Recording Kick Drum

The kick drum provides the low frequency thump of the kit and captures the rhythm of the song. It is one of the most challenging, yet essential drums to achieve a good sound with.

Microphone Type

  • Large diaphragm, dynamic microphone
    • Polar response: Cardioid
    • Example: AKG D112, Shure SM 7

Technique

Mount the microphone on a stand and position it inside the drum at a distance of about 5-10cm from the inside head. Bring the microphone in from the right hand side to help avoid leakage from the snare. Make sure the microphone is slightly off centre, nearer the inner edge of the drum as this helps achieve a fuller sound.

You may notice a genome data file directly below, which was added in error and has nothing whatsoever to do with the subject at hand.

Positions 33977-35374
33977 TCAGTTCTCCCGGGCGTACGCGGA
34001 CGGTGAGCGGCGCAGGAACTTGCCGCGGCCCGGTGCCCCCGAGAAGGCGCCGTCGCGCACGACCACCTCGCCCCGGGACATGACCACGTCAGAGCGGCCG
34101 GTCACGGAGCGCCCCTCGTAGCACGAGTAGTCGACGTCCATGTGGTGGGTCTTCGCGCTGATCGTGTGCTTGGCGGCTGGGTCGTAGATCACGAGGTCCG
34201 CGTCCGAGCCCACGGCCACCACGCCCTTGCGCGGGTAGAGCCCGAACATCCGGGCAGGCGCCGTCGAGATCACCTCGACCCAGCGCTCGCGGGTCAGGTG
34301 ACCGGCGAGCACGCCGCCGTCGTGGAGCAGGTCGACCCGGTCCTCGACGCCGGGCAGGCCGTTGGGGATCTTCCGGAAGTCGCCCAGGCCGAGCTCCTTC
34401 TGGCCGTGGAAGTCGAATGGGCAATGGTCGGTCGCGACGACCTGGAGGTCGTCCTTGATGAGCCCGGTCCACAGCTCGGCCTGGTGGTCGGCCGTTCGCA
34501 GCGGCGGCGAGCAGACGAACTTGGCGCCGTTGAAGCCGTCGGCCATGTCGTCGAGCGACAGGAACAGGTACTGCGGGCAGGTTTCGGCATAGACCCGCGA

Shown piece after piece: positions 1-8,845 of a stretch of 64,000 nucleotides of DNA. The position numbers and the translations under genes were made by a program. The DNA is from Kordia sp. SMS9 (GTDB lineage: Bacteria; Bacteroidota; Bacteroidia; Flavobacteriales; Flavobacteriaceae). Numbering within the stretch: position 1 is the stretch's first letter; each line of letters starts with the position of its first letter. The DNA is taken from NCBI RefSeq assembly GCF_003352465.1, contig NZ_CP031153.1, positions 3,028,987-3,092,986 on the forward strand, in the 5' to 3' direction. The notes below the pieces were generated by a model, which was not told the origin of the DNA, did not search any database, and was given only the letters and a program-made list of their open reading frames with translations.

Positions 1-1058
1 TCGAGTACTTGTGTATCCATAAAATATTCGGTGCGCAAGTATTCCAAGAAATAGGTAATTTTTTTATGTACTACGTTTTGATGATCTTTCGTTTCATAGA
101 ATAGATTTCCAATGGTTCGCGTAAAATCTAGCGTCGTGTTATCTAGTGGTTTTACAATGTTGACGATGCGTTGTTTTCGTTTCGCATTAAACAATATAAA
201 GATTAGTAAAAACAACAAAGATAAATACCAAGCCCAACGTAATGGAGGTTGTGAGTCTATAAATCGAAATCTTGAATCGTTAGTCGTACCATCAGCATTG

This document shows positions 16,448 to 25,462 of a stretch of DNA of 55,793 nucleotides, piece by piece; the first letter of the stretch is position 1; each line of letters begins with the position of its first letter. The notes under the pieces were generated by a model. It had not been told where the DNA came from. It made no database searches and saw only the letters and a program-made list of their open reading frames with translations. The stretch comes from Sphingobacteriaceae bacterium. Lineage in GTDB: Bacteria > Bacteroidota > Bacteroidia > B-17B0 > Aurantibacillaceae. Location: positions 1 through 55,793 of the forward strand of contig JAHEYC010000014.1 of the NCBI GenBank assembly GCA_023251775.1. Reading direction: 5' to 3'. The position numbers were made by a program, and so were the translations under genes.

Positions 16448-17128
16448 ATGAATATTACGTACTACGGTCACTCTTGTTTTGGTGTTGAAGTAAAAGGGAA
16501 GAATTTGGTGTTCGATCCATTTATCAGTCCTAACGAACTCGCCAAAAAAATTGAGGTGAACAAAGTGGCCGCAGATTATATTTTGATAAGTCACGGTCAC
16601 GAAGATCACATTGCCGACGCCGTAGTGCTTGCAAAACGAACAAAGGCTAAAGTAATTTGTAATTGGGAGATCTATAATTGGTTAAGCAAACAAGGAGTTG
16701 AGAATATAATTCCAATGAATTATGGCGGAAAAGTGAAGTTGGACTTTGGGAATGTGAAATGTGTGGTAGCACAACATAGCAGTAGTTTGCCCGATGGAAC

The actual head of the microphone should face towards the beater to allow the full attack of the drum to be picked up. The attack frequency tends to be around the 2-4 kHz.

Top Tips

  • If the drum sounds too boomy, try placing a paper towel over the area where the head of the beater hits the drum
  • If there is a lot of resonance, try placing masking tape over the drum skin to dampen the unwanted sound
  • A dull kick sound can be tightening by placing a pillow or blanket inside the drum shell, firmly against the beater head
  • It can be a good idea to reverse the phase of the kick microphone, as the set-up may place it out of phase to the rest of the kit's microphones
  • If a roomier sound is desired, pull the microphone out of the drum slightly